D4. Former Pres. Jimmy Carter, Notes on Meetings with Hamas Leaders and Syrian Pres. Bashar al-Asad, and Observations Regarding the Peace Process, Atlanta, GA, 22 April 2008 (excerpts)

From 13–22 April, former U.S. Pres. Jimmy Carter held high-profile meetings with political and civil society leaders in Israel, Palestine, Egypt, Syria, Jordan, and Saudi Arabia. The trip occasioned heated debates in the U.S. and Israeli media, largely because Carter planned to meet with Hamas leaders, particularly Khalid Mishal, who agreed in the course of their Damascus talks to put Hamas’s position on final status talks with Israel in writing, which Carter formally unveiled at the end of his trip (see excerpts). Initially, Carter intended to make the trip part of a larger delegation led by Nelson Mandela to raise awareness of the urgent need for Israeli-Arab peace and the interlocking nature of the region’s conflicts. After Israel denied the group’s request to meet with senior officials during the tour to protest the planned meeting with Mishal, the delegation canceled its trip, and Carter opted to go on his own on behalf of the Carter Center. Israel agreed to receive him but denied permission for him to travel to Gaza to meet with Hamas’s Ismail Haniyeh. Carter instead met with Hamas officials in Ramallah, Cairo, and Damascus. Israeli PM Ehud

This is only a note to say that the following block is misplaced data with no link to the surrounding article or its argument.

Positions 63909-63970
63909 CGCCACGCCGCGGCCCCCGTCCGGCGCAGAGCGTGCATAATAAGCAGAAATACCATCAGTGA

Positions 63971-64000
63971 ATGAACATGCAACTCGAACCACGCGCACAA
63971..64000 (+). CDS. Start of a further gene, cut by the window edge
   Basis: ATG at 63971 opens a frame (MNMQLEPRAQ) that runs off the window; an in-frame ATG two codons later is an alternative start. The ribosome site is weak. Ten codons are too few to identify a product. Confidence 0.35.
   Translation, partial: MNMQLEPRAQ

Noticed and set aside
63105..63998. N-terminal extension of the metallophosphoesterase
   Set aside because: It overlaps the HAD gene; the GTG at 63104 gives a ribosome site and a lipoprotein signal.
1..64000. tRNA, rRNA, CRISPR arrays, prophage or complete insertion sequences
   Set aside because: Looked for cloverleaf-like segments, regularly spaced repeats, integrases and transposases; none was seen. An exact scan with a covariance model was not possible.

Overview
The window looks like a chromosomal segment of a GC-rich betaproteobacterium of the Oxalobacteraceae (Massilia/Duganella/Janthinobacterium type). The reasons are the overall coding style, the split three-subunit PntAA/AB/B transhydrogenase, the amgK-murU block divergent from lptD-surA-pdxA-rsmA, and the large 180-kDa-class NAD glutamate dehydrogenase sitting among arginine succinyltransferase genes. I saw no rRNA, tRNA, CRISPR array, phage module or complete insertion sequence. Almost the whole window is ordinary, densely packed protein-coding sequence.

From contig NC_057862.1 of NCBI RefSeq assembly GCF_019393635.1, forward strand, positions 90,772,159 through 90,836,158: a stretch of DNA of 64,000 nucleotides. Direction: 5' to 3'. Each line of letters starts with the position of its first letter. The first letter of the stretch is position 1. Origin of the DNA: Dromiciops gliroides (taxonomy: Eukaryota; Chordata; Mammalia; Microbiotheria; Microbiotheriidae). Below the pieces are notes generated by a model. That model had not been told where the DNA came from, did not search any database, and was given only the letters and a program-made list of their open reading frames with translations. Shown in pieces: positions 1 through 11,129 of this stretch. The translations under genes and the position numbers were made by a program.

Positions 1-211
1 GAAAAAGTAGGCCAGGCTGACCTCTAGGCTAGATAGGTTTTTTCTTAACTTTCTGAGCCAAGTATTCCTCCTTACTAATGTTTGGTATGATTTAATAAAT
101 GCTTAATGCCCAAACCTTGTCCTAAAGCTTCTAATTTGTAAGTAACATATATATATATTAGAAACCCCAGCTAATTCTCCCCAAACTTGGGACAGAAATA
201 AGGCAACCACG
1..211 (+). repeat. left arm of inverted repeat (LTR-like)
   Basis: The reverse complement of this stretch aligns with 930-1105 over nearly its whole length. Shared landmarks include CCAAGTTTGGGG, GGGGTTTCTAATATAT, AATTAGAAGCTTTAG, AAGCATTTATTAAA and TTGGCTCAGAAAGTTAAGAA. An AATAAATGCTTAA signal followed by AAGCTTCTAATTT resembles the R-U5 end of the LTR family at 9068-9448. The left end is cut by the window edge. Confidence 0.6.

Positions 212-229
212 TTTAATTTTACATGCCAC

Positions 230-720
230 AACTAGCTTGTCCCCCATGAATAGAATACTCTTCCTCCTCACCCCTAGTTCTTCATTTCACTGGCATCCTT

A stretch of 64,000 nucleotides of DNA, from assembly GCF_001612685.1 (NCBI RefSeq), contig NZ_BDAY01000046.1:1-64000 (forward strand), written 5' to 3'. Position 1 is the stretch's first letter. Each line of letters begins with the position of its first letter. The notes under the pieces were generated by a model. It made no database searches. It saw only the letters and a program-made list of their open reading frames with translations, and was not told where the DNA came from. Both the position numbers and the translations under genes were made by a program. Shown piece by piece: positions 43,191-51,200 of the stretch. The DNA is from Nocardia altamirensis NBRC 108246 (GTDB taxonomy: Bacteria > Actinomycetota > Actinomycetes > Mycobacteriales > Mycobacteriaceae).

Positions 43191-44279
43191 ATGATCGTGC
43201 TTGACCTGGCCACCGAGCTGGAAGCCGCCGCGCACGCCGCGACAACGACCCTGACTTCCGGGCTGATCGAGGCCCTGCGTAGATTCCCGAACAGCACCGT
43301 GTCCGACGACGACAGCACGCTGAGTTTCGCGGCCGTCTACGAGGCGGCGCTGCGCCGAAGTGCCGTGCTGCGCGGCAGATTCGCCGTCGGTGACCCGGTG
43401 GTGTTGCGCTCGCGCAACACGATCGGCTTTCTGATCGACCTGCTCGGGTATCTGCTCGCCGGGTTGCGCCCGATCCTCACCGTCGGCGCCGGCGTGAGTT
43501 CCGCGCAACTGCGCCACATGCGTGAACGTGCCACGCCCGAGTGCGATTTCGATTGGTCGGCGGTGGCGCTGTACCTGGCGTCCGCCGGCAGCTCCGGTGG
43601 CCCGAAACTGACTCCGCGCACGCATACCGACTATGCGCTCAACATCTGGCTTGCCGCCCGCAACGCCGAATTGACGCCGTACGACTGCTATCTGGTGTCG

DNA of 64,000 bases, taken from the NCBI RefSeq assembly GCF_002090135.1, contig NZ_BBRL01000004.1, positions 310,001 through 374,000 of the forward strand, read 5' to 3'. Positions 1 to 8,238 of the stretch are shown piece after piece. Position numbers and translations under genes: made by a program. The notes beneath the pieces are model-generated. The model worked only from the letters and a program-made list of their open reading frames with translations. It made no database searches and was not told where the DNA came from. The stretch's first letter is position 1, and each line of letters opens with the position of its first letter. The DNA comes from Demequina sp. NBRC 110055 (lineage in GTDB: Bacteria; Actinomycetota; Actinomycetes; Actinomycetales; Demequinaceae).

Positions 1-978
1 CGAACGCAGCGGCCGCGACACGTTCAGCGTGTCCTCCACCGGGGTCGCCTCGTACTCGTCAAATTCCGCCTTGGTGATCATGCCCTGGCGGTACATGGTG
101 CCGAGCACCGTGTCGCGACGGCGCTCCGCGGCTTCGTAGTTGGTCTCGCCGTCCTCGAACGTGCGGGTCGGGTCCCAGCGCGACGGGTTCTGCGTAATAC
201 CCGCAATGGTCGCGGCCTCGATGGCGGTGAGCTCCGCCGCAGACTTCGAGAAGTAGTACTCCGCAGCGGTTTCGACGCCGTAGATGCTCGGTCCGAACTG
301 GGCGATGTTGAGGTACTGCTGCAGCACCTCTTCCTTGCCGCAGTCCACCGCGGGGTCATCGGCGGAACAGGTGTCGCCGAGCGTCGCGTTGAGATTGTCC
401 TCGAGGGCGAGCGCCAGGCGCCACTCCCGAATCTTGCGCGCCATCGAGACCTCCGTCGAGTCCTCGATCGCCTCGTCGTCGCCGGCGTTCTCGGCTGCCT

Olmert, Vice PM and FM Tzipi Livni, and opposition leader Benjamin Netanyahu, as well as Palestinian pres. Mahmud Abbas, turned down requests to meet. Carter was received 4/13 on behalf of Israel by Pres. Shimon Peres, who reprimanded him for having “caused many problems in recent years with your comments and meetings,” and 4/14 on behalf of the PA by PM Salam Fayyad. During the trip, he alsomet with the PA’s negotiation advisers, various

Israeli MKs, Israeli and Palestinian student groups, U.S. security envoy Lt. Gen. Keith Dayton, Syrian pres. Bashar al-Asad, Jordan’s King Abdallah, and Saudi Arabia’s King Abdallah. The State Dept. urged (4/10) Carter against meeting with Mishal, arguing that it went against U.S. policy of isolating Hamas. Carter responded that peace could not be achieved without including Hamas and stressed that he was traveling in a personal capacity. The following excerpts from Carter’s “Trip Report” cover his meetings with Hamas leaders and President Asad, and his overall impressions regarding the status of the peace process. The full text is available online at www.cartercenter.org.